7. cellulitis (skin infection including staphylococcus or streptococcus)
8. erythema multiforme
Clinicians asked, “What does a Lyme disease rash look like?”
Nearly 3 out of 4 investigators (71.58%) were able to identify the Lyme disease rash (EM) when presented with 8 types of rash photos.
When asked on a “Yes” or “No” basis whether a rash was due to Lyme disease or another condition, the investigators did much better with 94.23% correctly recognizing the EM rash.
The authors were not able to evaluate the ability of doctors in recognizing a Lyme disease rash among other patient populations. “Our dataset did not include a significant number of individuals with dark skin.”
The study did not look at whether the clinical history might improve the accuracy of the diagnosis. Additionally, the probability of recognizing a Lyme disease rash might improve if the patient has a history of recent exposure to ticks, a tick bite, or symptoms.
The accuracy in identifying what a Lyme disease rash looks like might drop if the patients did not live in an endemic area or if the patient had a confirmation bias. Confirmation bias involves selective gathering of and neglect of contradictory evidence, writes Satya-Murti and colleagues.²
Editor’s note: In practice, I treat with an antibiotic if there is uncertainty, as the consequences of missing a diagnosis of Lyme disease can be serious. If the rash is questionable, I often treat with antibiotics that would treat both cellulitis and Lyme disease, such as cefuroxime rather than Keflex. I have also treated patients with a combination of an anti-viral medication (Valtrex) and cefuroxime if I am unsure whether the rash is related to shingles or Lyme disease.
Single-dose prophylactic treatment of a tick bite only prevents Lyme rash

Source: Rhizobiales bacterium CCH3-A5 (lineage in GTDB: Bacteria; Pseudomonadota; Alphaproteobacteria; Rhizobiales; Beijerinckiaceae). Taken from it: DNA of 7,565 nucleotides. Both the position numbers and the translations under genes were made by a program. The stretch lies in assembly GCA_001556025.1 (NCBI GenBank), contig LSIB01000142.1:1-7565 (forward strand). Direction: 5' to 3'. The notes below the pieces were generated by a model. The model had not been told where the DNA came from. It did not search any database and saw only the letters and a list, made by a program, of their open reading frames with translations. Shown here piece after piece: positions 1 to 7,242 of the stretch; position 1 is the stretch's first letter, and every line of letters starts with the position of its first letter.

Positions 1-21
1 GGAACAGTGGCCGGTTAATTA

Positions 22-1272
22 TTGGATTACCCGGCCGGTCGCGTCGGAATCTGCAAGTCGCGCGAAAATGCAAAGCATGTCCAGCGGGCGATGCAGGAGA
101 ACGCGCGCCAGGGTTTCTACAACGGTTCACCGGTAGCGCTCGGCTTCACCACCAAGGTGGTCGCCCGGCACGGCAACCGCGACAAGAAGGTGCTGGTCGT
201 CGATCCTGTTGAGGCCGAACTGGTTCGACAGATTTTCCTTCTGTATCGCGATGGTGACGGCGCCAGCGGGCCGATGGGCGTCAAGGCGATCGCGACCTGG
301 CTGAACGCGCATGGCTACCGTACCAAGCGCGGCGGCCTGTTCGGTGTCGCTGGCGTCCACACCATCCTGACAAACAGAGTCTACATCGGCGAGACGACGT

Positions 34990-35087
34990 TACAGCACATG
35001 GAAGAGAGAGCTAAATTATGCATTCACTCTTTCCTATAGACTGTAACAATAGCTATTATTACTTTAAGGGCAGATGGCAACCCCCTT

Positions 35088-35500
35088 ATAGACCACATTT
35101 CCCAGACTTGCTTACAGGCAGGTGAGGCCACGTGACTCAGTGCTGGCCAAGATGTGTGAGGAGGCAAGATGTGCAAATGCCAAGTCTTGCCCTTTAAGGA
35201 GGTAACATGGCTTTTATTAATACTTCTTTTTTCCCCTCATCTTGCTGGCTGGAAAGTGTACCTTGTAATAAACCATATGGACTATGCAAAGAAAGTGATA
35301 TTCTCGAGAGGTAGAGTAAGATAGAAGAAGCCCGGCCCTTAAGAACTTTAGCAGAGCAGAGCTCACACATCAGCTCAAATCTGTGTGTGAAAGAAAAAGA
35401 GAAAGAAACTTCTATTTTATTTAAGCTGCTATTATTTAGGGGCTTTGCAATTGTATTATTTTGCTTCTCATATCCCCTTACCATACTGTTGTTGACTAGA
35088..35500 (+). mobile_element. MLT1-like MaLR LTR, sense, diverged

Signs and symptoms of Lyme disease
- Burlina PM, Joshi NJ, Mathew PA, Paul W, Rebman AW, Aucott JN. AI-based detection of erythema migrans and disambiguation against other skin lesions. Comput Biol Med. 2020;125:103977.
- Satya-Murti S, Lockhart J. Recognizing and reducing cognitive bias in clinical and forensic neurology. Neurol Clin Pract. 2015;5(5):389-396.
I live in Canada and was infected in France while I was visiting my daughter who lives there. The rash was an expanding oval rash. Didn’t look like a bullseye so I thought I was OK. When I saw a Lyme Doctor in the USA (Canada has none) she said any rash of any kind after a tick bite is a sign of trouble. I say that needs to be made public knowledge. I would have gone to a doctor in France or at least as soon as I came home if I had known.
For sure, I got bit in Traverse City MI on a family trip 4 yrs ago, in live in AZ and lyme does not exist here and was treated by doctors that said I had cellulitis and/or shingles, rash did not go away and went to thr ER and a bullseye was spotted at the ER and Dermatologist Office, I begged them and they finally put me on doxycycline for two months, it made the rash finally disappear but 3 years later I still get swelling in my one leg and ankle and pain and brain fog. I hope you were able to at least get on some sort of medication. My brother got bit by a tick in Michigan, he did not get lyme but another tick issue and after several doctors, he got one to put him on minocycline for two years. sorry about spelling. I wish you luck and that you are ok.